Dwarf Cavendish Banana Plant

Growing Zones in Ground: 8 - 11 / in Pots: 4 - 11

(7 customer reviews)

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No edible garden in USDA Zones 8 to 11 would be complete without a stand of nutritious, delicious bananas. Even those gardeners in colder zones can grow Banana plants in pots and still harvest this favorite fruit. Either way, the Dwarf Cavendish Banana is an excellent choice for the home food grower. Dwarf Cavendish Banana plants reach heights of between 8 and 10 feet tall, and they can take temperatures as low as 20ºF. Dwarf Cavendish Banana Plants are easy to grow, add a tropical look to the garden, and produce pounds of full size, sweet fruit.

Dwarf Cavendish Banana plants have deep green leaves that can be as wide as 18 inches and as long as 4 feet. The vivid green leaves have dark red streaks when young, and larger, older leaves become solid green. Dwarf Cavendish Banana plants perform best in full sun and like rich but drained soil. Dwarf Cavendish Banana plants grow a main stalk that lives until it bears fruit. The base of the plant, or psuedobulb, produces replacement stems that become the next fruit-bearing trunks. This perpetual replacement allows you to have new fruiting Dwarf Cavendish Banana plants for years, and perhaps indefinitely.

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Dwarf Cavendish Banana Care

The more direct sunlight your Dwarf Cavendish Banana Plants get each day, the better. Plant new Bananas in a location that gets at least 8 hours of direct sun daily. As long as the ground drains, you would be hard-pressed to water Dwarf Cavendish Banana Plants too much or too often. Dig a hole that is twice as large as the Dwarf Cavendish plant’s root ball, and backfill with a mixture of half soil, and half compost or manure. Water Dwarf Cavendish Banana Plants at least once per week.

Dwarf Cavendish Banana Plants need plenty of food to make their nutritious crop. Fertilize the plants once every three months with vegetable or fruit tree fertilizer. Be sure to water the fertilizer in well. You can also feed Dwarf Cavendish Bananas compost or any vegetative material at any time. Mulch the ground around the Dwarf Cavendish Banana Plants with grass clippings, raked leaves, compost, hay, or trimmed plant material to provide constant nutrition for the growing banana colony.

Fruit & Harvesting

When heavy bunches of bananas are ripening, the Dwarf Cavendish Banana plants may require support, but the small effort is well worth the amazing harvest. Prop leaning, fruit-bearing banana stalks up using wooden stakes and cordage such as ¼-inch rope. The system need only be temporary until the fruit is harvested and the expired trunk removed. Dwarf Cavendish Banana trees grow smaller than their full-sized relatives, but the fruit they produce is the same size. A fully mature and ripe Cavendish Banana is 5 to 7 inches long (many grocery store bananas are Cavendish).

When growing bananas at home, the bloom will emerge as a large flower from the growing crown of a mature tree or pseudostem. As the fruit matures, bananas form in groups called “hands”. Each banana tree grows fruit only one time. Once a single banana pseudostem grows a banana bunch, the fruit is removed and that trunk is cut down. Cut the pseudostem trunk off as low to the ground as possible. Compost the old tree and new stems will grow to make the next blooms.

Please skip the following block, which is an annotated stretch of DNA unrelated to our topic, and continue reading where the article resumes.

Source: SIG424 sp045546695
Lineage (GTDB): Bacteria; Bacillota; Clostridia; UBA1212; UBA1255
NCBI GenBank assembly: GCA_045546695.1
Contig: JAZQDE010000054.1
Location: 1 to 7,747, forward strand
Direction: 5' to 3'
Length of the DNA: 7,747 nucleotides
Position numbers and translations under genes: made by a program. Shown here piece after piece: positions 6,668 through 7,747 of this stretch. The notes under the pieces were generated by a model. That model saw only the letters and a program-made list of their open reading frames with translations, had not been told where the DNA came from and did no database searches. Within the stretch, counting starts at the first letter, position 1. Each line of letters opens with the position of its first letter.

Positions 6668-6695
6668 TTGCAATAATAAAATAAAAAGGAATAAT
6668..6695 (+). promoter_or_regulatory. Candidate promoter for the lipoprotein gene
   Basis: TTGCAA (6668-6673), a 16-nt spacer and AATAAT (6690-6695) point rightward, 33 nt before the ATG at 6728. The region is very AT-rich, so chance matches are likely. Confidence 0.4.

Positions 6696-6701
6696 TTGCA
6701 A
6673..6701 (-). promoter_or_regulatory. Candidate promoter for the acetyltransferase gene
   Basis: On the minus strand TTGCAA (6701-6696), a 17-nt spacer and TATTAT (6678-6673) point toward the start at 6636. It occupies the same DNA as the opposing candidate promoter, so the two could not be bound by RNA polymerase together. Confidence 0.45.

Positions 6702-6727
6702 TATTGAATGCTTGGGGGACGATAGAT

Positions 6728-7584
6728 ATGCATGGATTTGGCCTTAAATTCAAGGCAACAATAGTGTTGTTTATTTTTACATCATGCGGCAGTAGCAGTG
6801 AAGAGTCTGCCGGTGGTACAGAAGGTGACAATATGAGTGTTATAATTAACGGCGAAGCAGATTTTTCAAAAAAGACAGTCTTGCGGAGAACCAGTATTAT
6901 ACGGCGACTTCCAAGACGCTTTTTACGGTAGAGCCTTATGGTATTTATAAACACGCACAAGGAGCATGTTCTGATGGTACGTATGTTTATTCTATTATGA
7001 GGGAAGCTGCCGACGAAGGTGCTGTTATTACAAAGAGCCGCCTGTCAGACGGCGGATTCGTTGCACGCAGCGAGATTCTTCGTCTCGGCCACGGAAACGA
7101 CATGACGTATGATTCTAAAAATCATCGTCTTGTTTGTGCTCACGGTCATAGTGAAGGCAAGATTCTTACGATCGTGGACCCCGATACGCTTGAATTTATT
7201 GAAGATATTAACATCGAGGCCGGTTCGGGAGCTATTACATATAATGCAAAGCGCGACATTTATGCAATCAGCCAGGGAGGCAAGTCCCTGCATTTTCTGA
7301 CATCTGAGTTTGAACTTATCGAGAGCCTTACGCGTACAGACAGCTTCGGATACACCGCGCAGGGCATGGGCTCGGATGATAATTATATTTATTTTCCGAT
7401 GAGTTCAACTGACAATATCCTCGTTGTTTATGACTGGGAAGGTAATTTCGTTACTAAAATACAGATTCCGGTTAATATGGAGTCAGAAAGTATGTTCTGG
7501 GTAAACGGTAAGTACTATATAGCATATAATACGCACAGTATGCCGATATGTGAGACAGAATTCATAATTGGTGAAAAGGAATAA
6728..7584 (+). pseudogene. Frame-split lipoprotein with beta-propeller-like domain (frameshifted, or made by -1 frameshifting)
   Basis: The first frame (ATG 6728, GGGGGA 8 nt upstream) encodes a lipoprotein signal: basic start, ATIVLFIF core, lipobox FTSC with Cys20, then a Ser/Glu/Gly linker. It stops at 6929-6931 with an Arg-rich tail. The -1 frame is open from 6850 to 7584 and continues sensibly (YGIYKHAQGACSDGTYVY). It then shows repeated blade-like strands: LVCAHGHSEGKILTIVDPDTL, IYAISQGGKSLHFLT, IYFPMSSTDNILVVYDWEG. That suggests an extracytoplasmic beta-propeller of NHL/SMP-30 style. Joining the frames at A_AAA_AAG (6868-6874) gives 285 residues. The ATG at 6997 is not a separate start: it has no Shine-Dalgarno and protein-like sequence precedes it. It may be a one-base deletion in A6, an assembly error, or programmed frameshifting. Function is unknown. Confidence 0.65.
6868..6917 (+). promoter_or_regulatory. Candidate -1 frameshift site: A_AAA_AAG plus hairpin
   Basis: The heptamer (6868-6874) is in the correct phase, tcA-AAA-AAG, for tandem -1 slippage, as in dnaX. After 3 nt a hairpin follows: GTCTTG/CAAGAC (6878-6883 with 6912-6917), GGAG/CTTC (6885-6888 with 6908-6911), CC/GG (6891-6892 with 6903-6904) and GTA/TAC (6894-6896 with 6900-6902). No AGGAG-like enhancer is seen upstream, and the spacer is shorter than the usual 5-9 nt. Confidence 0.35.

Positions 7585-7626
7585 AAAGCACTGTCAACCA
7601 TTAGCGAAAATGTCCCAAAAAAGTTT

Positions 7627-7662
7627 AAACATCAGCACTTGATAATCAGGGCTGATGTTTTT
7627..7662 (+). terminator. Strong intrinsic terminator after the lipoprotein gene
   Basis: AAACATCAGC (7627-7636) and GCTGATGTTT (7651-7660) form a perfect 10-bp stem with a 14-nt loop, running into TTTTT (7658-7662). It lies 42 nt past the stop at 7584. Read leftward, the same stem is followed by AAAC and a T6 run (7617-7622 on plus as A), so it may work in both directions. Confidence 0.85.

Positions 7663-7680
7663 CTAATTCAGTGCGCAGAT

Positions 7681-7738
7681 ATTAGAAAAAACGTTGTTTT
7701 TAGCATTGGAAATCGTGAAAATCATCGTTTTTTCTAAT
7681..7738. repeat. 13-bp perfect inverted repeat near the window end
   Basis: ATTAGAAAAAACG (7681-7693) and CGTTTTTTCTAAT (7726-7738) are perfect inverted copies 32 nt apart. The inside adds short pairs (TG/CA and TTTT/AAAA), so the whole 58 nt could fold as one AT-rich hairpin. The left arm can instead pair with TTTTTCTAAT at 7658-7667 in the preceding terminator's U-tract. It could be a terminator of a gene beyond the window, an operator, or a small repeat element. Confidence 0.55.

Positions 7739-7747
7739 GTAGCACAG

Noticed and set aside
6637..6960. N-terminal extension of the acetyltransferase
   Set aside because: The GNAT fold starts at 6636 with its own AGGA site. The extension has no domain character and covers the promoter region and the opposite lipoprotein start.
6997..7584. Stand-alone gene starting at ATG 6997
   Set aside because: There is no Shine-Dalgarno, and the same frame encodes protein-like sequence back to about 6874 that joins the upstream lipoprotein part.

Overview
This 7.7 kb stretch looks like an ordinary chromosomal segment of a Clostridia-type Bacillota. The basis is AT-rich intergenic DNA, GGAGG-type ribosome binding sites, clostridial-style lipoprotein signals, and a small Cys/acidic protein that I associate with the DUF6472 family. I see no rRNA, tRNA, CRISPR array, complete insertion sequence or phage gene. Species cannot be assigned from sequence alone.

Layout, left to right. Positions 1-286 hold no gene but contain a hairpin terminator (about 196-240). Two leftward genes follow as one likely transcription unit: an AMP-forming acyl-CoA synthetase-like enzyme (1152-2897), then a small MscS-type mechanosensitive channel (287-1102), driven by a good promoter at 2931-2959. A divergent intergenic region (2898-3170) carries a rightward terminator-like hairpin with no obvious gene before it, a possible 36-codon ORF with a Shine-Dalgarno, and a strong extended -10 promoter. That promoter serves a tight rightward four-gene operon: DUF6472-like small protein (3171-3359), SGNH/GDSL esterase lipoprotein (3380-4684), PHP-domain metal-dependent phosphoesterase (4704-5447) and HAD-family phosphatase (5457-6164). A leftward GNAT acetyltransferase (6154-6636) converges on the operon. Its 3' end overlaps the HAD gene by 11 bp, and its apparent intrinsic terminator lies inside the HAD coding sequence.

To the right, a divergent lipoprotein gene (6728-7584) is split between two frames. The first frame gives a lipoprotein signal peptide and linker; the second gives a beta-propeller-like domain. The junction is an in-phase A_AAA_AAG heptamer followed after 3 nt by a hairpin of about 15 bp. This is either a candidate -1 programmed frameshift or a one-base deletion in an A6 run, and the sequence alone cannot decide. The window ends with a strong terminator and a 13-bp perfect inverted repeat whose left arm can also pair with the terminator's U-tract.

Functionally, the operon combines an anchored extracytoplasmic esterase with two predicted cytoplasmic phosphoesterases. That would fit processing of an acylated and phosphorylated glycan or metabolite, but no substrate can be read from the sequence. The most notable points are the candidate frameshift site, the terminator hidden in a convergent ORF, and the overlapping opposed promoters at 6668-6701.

Growing Zones


Bananas grow in groups of multiple stalks called mats or stands. In order to grow the most and highest quality fruit, you should actively manage the number of trunks in each banana mat. The perfect Dwarf Cavendish Banana mat consists of three pseudostems. The oldest and largest stem produces the current or forthcoming crop. A second, medium sized trunk is allowed to grow as a replacement. Finally a third small pseudostem is grown to be the mid-sized trunk’s replacement. Once the banana stand has three such trees, be sure to remove any more suckers that appear. Doing so lets the available roots give energy to the fruit and replacements.

As you manage your Dwarf Cavendish Banana colony, pay attention to the growth habit of the new pseudostems that arise. Keep the “sword suckers”, which have a pointed shape and very narrow younger leaves. The sword suckers will grow up to make bananas. Dig off and compost the “water suckers” which have short stems and wide younger leaves. Water suckers merely use up the mat’s resources, and will never produce fruit.


Are Dwarf Cavendish Banana Plants good for growing in a container?

Yes, Dwarf Cavendish Bananas are a great choice to grow in a pot. Pot up into larger pots until the mat is growing in a 10 to 15 gallon container with drainage holes.

How do I know if I will like the taste and consistency of Dwarf Cavendish Bananas?

If you have ever eaten a banana from the grocery store, it is likely that you have had a Cavendish Banana. Dwarf Cavendish Banana plants grow the same fruit on a smaller tree.

Can Dwarf Cavendish Banana Plants take cold temperatures?

Dwarf Cavendish Bananas are somewhat cold-hardy plants and can live through short periods of low temperatures down to 20ºF. The leaves or stems may be damaged, but new trees should regrow to replace them.

How tall do Dwarf Cavendish Banana Plants get?

Dwarf Cavendish Bananas reach heights between 6 and 10 feet.